Covid confusion: looking on the bright side

October 27, 2020

Image by Ajay kumar Singh from Pixabay

Hannah Phelps explores ways to survive and thrive amid pandemic perils

2020 will be a year to remember. A monumental year in which Covid-19 has swept across the world, affecting every one of us. We have witnessed our everyday ‘normal’ change within the blink of an eye and it’s clearly not over yet!

The notion of life moving on past the pandemic seems hazy. New government restrictions are confusing and constantly changing with the three-tier lockdown system being actioned at the moment. With this second wave truly upon us, uncertainty will be with us well into the year ahead.

Mandatory mask rules, social distancing, the closure of pubs and restaurants by 10pm (and at times completely) is now part of the new normal. It’s hard to imagine how we could once blow out candles on a birthday cake and then hand a piece to all our friends and family.

Understandably, not everyone is accepting of this new reality. With contradictory advice presented, it’s sometimes difficult to know what’s true and what isn’t, what’s safe and what’s threatening.

While the shared experience of a global pandemic has brought many people together, it has also highlighted deep-rooted inequalities in societies across the world. There is clear evidence, published by The Institute for Fiscal Studies, that people from Black, Asian, and Minority Ethnic (BAME) backgrounds are disproportionately more likely to die from coronavirus.

Although life is filled with transitions, moving through change presents challenges for many people, young and old

Personally, I think we could all try harder to understand each other’s differences and circumstances. After all, this is an unparalleled period of time. It could be just the opportunity to come together, grow and extend our empathy, making these tough times less stressful and chaotic.

Those who want to continue with their usual routines and lives – going into work and having the odd drink in a pub – as long as they do so safely and with common sense, needn’t be shunned by people who are living more cautiously, and vice versa.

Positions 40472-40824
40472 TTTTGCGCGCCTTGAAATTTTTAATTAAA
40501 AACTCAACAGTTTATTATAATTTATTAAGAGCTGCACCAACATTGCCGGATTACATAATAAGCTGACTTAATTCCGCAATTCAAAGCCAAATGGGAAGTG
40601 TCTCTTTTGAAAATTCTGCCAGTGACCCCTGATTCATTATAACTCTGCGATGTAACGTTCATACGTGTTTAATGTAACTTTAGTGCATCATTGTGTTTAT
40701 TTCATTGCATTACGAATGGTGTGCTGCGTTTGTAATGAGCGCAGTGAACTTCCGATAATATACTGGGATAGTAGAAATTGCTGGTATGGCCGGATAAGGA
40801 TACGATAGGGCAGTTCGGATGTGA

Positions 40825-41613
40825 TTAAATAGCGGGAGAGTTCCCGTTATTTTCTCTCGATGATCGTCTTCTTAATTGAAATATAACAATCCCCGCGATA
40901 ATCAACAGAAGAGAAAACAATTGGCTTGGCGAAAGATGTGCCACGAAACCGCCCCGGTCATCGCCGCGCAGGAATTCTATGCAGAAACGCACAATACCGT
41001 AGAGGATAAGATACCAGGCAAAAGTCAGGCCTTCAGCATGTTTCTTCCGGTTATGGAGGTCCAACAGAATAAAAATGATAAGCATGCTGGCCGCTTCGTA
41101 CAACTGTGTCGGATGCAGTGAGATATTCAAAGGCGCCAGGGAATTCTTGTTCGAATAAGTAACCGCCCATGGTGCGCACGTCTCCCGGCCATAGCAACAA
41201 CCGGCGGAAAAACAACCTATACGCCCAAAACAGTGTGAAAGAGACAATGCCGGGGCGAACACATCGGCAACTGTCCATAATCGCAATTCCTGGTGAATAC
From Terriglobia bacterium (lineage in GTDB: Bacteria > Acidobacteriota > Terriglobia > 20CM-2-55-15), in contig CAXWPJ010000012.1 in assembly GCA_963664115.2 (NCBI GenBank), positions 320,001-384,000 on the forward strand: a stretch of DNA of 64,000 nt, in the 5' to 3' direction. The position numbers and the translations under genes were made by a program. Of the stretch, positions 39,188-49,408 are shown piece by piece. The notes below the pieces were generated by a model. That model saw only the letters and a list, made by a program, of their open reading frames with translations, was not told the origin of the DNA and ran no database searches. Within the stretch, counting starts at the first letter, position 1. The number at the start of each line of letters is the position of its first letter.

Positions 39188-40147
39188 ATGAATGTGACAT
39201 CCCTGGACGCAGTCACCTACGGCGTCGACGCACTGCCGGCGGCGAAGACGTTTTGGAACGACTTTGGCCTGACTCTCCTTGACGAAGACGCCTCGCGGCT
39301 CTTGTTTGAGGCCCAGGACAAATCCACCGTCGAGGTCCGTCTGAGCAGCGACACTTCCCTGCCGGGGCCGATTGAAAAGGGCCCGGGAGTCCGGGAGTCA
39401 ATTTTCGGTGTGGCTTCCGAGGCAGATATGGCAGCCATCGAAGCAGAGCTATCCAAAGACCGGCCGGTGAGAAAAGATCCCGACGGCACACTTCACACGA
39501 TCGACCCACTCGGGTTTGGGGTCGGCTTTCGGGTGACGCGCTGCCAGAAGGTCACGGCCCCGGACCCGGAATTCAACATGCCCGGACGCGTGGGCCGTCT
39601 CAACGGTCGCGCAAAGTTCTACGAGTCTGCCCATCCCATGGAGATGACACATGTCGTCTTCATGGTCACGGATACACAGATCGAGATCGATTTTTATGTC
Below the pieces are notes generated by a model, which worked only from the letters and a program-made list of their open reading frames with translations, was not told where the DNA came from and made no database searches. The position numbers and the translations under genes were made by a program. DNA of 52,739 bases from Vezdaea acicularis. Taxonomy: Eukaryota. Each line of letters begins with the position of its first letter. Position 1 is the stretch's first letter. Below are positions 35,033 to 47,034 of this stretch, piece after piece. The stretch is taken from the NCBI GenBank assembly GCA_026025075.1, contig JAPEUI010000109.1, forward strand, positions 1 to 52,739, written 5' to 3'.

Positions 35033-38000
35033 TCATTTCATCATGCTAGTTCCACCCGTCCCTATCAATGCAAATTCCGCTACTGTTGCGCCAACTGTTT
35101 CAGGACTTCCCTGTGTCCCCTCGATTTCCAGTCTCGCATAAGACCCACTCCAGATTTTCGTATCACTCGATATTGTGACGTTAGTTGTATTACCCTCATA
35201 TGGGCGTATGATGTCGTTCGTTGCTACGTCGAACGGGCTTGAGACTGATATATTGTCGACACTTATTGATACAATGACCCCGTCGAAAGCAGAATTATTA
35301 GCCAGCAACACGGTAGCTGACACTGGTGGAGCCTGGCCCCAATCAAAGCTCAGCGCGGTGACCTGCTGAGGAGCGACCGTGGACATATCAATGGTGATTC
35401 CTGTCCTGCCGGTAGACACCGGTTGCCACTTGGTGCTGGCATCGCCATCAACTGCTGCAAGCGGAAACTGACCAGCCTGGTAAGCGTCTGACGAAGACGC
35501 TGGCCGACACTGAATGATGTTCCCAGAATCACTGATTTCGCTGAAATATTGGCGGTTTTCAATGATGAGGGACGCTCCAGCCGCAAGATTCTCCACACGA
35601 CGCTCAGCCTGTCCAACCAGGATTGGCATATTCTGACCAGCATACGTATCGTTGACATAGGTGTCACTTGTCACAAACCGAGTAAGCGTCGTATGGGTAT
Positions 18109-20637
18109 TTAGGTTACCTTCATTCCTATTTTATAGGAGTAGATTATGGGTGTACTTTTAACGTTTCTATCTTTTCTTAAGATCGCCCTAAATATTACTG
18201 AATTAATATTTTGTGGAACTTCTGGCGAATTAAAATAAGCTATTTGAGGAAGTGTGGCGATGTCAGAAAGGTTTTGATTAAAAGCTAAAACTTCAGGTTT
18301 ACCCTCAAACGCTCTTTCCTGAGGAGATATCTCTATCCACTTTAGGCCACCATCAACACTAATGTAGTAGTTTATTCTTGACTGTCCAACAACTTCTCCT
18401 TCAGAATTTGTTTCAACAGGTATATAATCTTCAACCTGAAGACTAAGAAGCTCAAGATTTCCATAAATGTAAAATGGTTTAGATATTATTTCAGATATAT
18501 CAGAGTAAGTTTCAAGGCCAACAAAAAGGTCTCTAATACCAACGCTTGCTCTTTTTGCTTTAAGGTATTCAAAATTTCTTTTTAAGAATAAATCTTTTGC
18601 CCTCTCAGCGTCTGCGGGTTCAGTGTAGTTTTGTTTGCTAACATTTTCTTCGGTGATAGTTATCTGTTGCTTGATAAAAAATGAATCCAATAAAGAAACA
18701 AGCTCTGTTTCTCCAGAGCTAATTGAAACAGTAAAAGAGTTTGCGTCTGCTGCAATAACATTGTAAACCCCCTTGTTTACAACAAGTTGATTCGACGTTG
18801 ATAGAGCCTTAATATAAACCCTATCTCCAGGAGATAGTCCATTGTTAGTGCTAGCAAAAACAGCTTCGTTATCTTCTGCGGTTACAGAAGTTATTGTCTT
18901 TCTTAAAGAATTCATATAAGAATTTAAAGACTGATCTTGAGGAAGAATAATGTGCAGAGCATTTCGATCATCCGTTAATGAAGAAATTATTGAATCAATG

For me, lockdown, as difficult as I found it at times, has taught me to appreciate the little things in life; a walk in the park, a long soak in the bath. It’s also showed me how quickly social norms can change and how scary and unnerving that can be.

Although life is filled with transitions, moving through change presents challenges for me, and I’m sure for many people, young and old. Most of us prefer consistency, for things to stay the same, even when it presents the opportunity for growth. Comfort often comes with knowing what to expect.

On the other hand, it’s inspiring to witness how flexible and resilient people can be, the amazing jobs our key workers are doing springs to mind. I’ve also seen lots of people I know go out of their way for friends and neighbours who are more vulnerable.

I’m optimistic and determined not to let the pandemic completely disrupt my future dreams and goals

Having finished my film degree in lockdown this summer, I’ve had to dig a bit deeper and work a bit harder to help myself; I’ve challenged fearful thoughts, I’ve learnt to be more accepting that bad days and setbacks will happen, and it’s important to remember that life is messy.

Sharing anxieties helps put your fears in perspective. If you can’t talk to friends or family, you can call a helpline: Breathing Space on 0800 83 85 87 or Samaritans on 116 123.

Being more accepting of the fact that life is full of stresses, is definitely beneficial to my mental wellbeing. It’s allowed me to realise what I want to achieve in the future and to work out the steps I will take to get there.

I’m optimistic and determined not to let the pandemic completely disrupt my future dreams and goals. I am so happy that there are possible creative jobs on the horizon for me. I look forward to sharing more about them here going forward.

At this point, we should not take anything for granted and make sure we create a space to look after ourselves and spend quality time with our loved ones.

Hannah is a BA Film graduate from Bournemouth University. She has been involved with various Exposure projects over the last few years which have helped to build her confidence and experience as a filmmaker. She loves to collaborate with talented individuals and aims to reflect this within her work and future career.

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